court is in a more favored position to accomplish. Standing between the
trial courts and the Supreme Court, the appellate court was precisely
created to take over much of the work that used to be previously done by
this Court. It has been of great help to the Supreme Court in synthesizing
facts, issues, and rulings in an orderly and intelligible manner and in
Identifying errors which ordinarily might have escaped detection. Statistics
will show that the great majority of petitions to review the decisions of the
appellate court have been denied due course for lack of merit in minute
resolutions. The appellate court has, therefore, freed this Court to better
discharge its constitutional duties and perform its most important work
which, in the words of Dean Vicente G. Sinco, "is less concerned with the
decision of cases that begin and end with the transient rights and
obligations of particular individuals but is more intertwined with the direction
of national policies, momentous economic and social problems, the
delimitation of governmental authority and its impact upon fundamental
rights." (Philippine Political Law, 10th Edition, p. 323). It is, therefore,
difficult to understand why a Division of the Intermediate Appellate Court
should hesitate to help the Supreme Court and to act on an action which it
was specifically ordered to hear and decide.

If its initial hesitation was due to doubts about the correctness of our action,
then it should recall the admonition in Tugade v. Court of Appeals (85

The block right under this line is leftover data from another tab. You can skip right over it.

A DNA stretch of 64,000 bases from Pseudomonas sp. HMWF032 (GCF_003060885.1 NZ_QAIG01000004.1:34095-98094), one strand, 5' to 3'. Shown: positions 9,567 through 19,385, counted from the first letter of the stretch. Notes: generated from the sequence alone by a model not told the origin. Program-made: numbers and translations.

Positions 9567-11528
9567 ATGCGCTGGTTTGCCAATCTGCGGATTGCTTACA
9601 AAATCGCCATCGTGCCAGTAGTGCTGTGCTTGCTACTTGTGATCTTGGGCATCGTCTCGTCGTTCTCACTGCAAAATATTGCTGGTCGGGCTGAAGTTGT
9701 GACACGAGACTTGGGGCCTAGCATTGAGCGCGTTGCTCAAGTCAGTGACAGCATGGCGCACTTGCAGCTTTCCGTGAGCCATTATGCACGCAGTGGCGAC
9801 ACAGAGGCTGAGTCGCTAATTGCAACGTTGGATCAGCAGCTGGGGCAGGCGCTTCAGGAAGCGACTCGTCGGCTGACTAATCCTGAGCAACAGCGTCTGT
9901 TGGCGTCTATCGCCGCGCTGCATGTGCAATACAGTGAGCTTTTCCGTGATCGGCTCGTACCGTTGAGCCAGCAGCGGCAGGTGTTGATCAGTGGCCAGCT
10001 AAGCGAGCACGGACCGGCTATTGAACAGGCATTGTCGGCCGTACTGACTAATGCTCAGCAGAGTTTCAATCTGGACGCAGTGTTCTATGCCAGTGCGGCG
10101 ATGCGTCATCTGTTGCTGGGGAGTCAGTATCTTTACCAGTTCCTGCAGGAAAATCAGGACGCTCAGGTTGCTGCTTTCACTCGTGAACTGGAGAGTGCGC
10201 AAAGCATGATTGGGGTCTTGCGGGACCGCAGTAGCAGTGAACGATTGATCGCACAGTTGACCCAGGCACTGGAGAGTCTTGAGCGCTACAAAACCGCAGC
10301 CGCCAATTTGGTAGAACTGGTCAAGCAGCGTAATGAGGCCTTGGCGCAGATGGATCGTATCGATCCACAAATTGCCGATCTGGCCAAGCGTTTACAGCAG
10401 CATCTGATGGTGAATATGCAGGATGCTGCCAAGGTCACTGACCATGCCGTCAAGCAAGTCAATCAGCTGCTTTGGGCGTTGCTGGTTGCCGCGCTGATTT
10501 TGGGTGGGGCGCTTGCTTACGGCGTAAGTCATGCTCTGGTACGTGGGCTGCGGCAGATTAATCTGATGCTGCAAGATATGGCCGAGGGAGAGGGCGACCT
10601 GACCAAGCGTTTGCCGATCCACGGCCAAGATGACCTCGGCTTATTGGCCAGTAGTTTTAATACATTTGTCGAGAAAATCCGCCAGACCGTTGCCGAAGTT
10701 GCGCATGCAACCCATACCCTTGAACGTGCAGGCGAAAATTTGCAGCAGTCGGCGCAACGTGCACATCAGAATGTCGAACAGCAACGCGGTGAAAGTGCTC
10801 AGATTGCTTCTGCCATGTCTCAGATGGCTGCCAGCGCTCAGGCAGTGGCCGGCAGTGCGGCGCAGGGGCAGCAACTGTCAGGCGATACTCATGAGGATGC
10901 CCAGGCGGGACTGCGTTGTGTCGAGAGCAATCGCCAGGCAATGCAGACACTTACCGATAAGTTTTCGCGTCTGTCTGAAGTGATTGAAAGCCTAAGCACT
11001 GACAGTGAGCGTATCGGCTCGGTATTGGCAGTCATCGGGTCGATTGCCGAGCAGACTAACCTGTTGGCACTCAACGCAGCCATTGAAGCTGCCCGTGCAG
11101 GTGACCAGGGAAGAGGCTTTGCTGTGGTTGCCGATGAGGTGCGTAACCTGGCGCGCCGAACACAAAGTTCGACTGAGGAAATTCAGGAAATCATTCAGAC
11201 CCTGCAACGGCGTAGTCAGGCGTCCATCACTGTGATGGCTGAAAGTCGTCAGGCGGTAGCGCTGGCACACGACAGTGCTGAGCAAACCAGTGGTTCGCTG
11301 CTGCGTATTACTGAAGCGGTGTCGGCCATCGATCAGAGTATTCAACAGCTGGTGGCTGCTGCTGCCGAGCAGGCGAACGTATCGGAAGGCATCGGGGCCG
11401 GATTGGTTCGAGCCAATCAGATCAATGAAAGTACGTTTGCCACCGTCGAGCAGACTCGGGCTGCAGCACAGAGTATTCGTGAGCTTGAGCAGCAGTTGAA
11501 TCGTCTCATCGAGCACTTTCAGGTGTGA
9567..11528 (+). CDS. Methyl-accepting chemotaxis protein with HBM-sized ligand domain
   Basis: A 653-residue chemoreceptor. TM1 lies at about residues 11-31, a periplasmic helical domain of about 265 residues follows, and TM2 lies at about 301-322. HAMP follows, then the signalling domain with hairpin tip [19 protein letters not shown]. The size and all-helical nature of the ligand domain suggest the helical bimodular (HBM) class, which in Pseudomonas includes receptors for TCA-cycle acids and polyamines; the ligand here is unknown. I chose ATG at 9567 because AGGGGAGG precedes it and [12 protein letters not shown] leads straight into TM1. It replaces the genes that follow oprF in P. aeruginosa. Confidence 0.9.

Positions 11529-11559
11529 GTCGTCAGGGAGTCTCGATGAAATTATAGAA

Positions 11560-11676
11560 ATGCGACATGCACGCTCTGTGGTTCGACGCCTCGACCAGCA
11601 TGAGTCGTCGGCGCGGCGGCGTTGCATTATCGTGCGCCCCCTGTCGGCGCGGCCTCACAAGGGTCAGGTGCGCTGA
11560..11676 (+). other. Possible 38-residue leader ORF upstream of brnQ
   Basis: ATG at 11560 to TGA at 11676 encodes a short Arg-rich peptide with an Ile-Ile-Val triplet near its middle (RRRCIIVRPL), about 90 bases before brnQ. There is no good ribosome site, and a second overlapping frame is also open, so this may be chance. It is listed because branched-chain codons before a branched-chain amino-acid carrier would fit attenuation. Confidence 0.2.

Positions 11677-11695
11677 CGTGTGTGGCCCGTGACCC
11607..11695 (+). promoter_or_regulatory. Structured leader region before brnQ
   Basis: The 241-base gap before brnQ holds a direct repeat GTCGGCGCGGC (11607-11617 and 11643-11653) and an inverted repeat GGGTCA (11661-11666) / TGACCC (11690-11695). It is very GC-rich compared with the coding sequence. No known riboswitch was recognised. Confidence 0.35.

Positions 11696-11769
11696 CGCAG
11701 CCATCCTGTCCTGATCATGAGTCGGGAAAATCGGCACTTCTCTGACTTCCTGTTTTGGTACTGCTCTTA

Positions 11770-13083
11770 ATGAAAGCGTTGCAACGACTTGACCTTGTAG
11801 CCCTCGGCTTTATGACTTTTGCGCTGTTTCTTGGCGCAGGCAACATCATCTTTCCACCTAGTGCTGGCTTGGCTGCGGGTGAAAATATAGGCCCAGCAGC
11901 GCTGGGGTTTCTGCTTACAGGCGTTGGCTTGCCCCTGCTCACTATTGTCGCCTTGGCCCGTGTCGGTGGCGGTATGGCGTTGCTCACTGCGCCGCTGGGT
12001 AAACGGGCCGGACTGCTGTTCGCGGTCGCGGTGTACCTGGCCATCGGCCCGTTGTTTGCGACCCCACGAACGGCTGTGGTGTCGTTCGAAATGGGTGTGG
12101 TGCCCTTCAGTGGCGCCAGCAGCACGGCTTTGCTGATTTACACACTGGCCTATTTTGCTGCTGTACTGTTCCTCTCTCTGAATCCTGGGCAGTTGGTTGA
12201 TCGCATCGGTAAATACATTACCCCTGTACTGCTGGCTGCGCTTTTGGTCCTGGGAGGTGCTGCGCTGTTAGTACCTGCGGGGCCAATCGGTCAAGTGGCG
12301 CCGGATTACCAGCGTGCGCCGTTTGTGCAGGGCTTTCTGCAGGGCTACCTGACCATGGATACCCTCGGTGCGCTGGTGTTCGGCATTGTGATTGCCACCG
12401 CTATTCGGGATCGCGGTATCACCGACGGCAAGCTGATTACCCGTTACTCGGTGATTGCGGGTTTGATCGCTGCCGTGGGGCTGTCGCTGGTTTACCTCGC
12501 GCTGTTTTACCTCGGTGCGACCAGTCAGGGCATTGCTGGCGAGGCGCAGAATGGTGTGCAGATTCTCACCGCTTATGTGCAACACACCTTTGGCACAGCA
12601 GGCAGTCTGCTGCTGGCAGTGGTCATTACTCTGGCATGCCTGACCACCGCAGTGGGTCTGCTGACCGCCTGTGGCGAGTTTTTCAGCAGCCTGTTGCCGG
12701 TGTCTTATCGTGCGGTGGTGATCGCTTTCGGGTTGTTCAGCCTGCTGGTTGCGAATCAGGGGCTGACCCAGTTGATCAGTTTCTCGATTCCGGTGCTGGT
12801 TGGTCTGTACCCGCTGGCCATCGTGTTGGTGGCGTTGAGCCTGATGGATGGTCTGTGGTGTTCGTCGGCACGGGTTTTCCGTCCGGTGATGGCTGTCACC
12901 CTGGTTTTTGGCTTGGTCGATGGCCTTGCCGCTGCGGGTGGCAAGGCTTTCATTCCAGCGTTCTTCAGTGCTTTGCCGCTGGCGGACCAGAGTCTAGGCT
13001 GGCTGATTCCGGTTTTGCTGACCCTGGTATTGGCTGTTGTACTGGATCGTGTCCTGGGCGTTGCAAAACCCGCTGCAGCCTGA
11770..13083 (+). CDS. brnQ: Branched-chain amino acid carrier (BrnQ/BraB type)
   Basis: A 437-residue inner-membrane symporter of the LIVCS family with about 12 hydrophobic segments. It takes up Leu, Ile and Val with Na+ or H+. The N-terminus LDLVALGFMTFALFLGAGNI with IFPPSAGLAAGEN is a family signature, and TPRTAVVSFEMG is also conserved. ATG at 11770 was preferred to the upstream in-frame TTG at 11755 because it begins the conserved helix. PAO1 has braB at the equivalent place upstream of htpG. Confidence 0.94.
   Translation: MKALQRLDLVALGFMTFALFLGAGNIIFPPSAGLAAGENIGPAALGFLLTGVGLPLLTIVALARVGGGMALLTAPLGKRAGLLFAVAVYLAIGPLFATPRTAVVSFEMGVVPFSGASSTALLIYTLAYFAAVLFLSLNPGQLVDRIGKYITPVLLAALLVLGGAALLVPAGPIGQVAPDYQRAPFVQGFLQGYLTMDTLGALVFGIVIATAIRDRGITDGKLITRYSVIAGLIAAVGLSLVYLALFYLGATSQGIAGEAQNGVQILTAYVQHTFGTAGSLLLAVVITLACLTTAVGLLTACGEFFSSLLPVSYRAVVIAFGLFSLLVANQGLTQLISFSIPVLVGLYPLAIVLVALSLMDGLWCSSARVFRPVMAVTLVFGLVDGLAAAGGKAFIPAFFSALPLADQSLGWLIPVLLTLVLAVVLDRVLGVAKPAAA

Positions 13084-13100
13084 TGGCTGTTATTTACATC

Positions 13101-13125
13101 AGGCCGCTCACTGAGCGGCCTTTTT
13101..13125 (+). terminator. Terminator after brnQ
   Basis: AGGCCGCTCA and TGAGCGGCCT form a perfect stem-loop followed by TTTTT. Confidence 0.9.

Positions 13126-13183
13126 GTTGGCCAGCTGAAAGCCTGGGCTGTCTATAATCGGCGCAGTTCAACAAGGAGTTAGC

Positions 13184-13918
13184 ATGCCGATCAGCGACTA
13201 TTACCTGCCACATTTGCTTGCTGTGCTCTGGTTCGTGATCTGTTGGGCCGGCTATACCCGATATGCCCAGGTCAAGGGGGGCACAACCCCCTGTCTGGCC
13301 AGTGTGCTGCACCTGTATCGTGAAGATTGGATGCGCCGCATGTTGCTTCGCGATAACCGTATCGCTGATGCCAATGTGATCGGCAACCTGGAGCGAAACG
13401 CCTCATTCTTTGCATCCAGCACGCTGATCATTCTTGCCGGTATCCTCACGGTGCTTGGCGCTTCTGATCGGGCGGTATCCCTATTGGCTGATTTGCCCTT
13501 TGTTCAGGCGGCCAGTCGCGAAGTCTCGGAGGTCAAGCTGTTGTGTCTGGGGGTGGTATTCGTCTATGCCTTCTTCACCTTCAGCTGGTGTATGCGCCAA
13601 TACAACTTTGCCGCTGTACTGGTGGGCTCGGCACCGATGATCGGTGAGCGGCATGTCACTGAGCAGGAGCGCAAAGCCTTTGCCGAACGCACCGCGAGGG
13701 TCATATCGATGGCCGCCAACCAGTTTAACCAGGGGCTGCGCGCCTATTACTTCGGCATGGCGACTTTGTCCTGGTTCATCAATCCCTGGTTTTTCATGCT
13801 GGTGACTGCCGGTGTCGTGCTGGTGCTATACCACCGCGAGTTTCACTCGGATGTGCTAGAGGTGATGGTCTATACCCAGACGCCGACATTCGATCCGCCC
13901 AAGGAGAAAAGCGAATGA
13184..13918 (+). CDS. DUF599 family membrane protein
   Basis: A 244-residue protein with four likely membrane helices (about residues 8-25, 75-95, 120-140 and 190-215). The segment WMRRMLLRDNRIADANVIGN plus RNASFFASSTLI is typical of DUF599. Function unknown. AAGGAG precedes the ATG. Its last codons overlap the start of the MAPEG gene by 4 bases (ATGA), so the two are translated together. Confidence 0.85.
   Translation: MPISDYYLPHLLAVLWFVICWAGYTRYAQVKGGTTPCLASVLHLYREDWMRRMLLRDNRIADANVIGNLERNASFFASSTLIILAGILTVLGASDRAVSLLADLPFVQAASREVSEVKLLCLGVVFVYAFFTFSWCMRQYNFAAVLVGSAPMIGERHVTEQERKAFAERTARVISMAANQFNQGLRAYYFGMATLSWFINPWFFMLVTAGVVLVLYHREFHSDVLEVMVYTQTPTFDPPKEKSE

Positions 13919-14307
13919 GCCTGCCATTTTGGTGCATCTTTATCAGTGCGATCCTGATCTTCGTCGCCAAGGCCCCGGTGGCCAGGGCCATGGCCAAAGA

SCRA 226, 230-231) that:

xxx xxx xxx

Respondent Court of Appeals really was devoid of any choice


at all It could not have ruled in any other way on the legal
question raised. This Tribunal having spoken, its duty was to
obey. It is as simple as that. There is relevance to this excerpt
from Barrera v. Barrera (34 SCRA 98): 'The delicate task of
ascertaining the significance that attaches to a constitutional or
statutory provision, an executive order, a procedural norm or a
municipal ordinance is committed to the judiciary. It thus
discharges a role no less crucial than that appertaining to the
other two departments in the maintenance of the rule of law. To
assure stability in legal relations and avoid confusion, it has to
p.iv

speak with one voice. It does so with finality, logically and


rightly, through the highest judicial organ, this Court. What it
says then should be definitive and authoritative, binding on
those occupying the lower ranks in the judicial hierarchy. They
have to defer and to submit.' (Ibid. 107. The opinion of Justice
Laurel in People v. Vera, 65 Phil. 56 [1937] was cited.) The
ensuing paragraphs of the opinion in Barrera further
emphasizes the point: 'Such a thought was reiterated in an
opinion of Justice J.B.L. Reyes and further emphasized in these
words: 'Judge Gaudencio Cloribel need not be reminded that
the Supreme Court, by tradition and in our system of judicial
administration, has the last word on what the law is it is the final
arbiter of any justifiable controversy. There is only one